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Audio platforms: Changing the future of social media

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Audio’s days of being overlooked in the social media space are over.

It was in 2011 when Jeffrey Katzenberg of Dreamworks Animation told a “gasping audience” at the Technomy conference in Tuczon, Arizona that the future of social media will move from “text-based communication to video- and audio-based.” It appears like he was right on the money.

Within two years, social media analysts saw a rise in the usage of Google Hangouts, Twitter’s Vine and Instagram’s video platform for video recording and sharing. Invodo noted that 92 percent of those who watched videos on these platforms are more likely to share them within their network.

The same was true for audio platforms, albeit at a slower pace. Latest research data, however, points out that audio platforms have since picked up the speed as audio consumption grows.

Thanks to audio consumers’ evolving tastes and motivations, it did not take long for audio platforms to capture a highly engaged audience.

Gone were the days when consumers dropped by online audio streaming sites just to listen to their favorite music or perhaps let their friends know about it. Consumers have become warmer to the idea of recording their own audio clips and sharing them to the world.

Audioboo and Dubbler are two digital audio platforms worth noting in this context.

Audioboo is a service software platform designed with content creators, from audio bloggers to broadcasters, in mind. “It is a social media platform based around audio. Some people liken us to YouTube for audio, or Twitter for audio and that's essentially correct,” said Rob Proctor, CEO of Audioboom Group PLC (BOOM.L). London-based Audioboom designed Audioboo.

For business and media clients, Audioboo serves as a recording and publication platform allowing them to create audio live from their beats or in the studios and share those clips to web-based audiences.

“From Audioboo, we can automatically syndicate these to Twitter and Facebook via Twitter and Facebook media cards that automatically play out the audio in their followers’ feed, and through a whole range of embedded players that push that back to our content partners website,” Proctor explained.

The audio recording also goes to Audioboom.com and is accessible through a whole range of mobile applications on iOS, Android, Blackberry, and devices, according to Proctor.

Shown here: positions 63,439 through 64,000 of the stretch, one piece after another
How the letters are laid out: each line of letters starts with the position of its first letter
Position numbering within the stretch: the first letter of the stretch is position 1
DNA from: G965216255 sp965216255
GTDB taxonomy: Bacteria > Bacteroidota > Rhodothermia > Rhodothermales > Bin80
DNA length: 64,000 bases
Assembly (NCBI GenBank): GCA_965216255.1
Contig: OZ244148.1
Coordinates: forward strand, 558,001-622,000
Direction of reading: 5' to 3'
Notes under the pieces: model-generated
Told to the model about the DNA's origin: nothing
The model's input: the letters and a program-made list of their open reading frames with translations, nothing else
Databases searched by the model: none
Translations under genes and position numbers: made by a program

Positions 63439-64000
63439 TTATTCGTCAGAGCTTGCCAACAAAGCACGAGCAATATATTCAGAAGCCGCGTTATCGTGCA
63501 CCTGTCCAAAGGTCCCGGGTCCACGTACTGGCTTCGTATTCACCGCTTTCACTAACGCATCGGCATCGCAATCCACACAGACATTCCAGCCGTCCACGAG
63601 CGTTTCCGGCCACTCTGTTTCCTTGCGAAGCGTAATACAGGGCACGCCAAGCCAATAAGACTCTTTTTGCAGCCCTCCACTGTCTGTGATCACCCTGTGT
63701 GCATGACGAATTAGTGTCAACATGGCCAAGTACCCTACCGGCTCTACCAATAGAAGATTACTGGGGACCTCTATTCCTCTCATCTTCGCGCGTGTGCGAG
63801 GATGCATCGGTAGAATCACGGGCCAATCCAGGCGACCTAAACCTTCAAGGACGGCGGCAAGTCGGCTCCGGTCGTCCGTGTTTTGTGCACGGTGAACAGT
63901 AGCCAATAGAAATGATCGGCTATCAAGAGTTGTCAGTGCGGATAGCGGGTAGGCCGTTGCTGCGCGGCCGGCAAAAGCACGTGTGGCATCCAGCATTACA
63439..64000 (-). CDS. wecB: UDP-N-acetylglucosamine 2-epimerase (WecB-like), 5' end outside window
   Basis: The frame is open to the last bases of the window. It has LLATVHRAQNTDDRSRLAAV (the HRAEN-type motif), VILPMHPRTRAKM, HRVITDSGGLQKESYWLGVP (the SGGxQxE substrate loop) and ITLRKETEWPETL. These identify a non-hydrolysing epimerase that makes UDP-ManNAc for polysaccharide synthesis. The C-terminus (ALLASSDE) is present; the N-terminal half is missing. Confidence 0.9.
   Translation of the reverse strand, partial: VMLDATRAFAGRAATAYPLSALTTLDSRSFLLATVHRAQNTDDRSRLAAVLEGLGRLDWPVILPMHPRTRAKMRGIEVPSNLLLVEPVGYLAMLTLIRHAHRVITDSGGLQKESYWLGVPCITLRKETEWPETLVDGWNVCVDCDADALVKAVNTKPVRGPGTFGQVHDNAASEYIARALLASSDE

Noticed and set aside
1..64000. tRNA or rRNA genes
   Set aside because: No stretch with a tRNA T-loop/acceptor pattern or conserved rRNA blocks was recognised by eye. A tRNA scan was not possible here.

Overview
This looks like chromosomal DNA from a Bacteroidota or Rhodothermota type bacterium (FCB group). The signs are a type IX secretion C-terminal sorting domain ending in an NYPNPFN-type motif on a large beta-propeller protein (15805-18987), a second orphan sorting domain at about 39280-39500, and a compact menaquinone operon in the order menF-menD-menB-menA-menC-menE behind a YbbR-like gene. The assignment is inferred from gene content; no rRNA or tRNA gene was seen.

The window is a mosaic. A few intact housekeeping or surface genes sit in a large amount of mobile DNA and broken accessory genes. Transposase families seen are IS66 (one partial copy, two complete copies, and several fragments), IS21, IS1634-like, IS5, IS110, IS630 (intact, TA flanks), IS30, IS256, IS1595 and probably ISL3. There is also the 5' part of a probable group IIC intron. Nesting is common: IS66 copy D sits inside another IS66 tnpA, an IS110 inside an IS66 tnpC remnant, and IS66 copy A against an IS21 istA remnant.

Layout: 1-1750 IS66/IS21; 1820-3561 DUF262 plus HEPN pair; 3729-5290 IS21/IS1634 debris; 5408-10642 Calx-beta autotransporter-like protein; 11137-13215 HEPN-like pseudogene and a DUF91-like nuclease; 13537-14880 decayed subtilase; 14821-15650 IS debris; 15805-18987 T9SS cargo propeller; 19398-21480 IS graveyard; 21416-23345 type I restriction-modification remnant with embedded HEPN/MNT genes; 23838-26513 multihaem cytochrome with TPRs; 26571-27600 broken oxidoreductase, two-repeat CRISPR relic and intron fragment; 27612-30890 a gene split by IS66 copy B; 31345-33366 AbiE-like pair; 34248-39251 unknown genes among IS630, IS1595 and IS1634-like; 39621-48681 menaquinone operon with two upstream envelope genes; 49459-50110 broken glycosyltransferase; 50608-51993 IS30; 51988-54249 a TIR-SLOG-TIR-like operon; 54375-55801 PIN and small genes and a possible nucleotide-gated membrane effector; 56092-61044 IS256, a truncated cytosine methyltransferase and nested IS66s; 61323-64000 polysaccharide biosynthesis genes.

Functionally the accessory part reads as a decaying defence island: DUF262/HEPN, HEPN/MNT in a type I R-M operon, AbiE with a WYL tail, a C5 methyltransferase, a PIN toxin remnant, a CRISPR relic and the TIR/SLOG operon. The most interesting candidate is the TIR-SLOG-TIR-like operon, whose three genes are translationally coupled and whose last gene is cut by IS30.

Startups like Dubbler in the United States have also recognized the need for social media pages that feature an audio sharing and recording functionality.

Dubbler allows users to record and upload 60-second audio clips on its platform, and share them to the Dubbler community and social media sites like Facebook, Twitter, Google Plus and Tumblr. Dubbler allows users to use audio filters and photos to spruce up their audio posts.

“I saw a lot of people texting and posting photos on social media, but no one really communicating with their voice,” Appsurdity founder Matthew Murphy told Mashable.

“The whole idea is you don't text your personality, you voice it. We wanted to give people a platform to share their voice and be heard,” Murphy said.

Like Audioboo, Dubbler is also available on Android and iOS.

Dubbler has nearly a million users on its database since launching in January 2013, according to Pando Daily. Murphy noted that Dubbler “has engagement levels comparable to photo and video category leaders.”

Brands and personalities using Dubbler include Common, Mac Miller, RuPaul, LogoTV and College Humor, Pando Daily reported.

Audioboo meanwhile has 2.5 million registered users on its platform, while some 12 to 13 million active users access it across different platforms and touch points.

Data from Nielsen revealed that online audio streaming grew by 32 percent in 2013.

At least 72 percent of web users are active on social media, Social Media Today reported. It also noted that 71 percent of these users use mobile devices to access their social media accounts.

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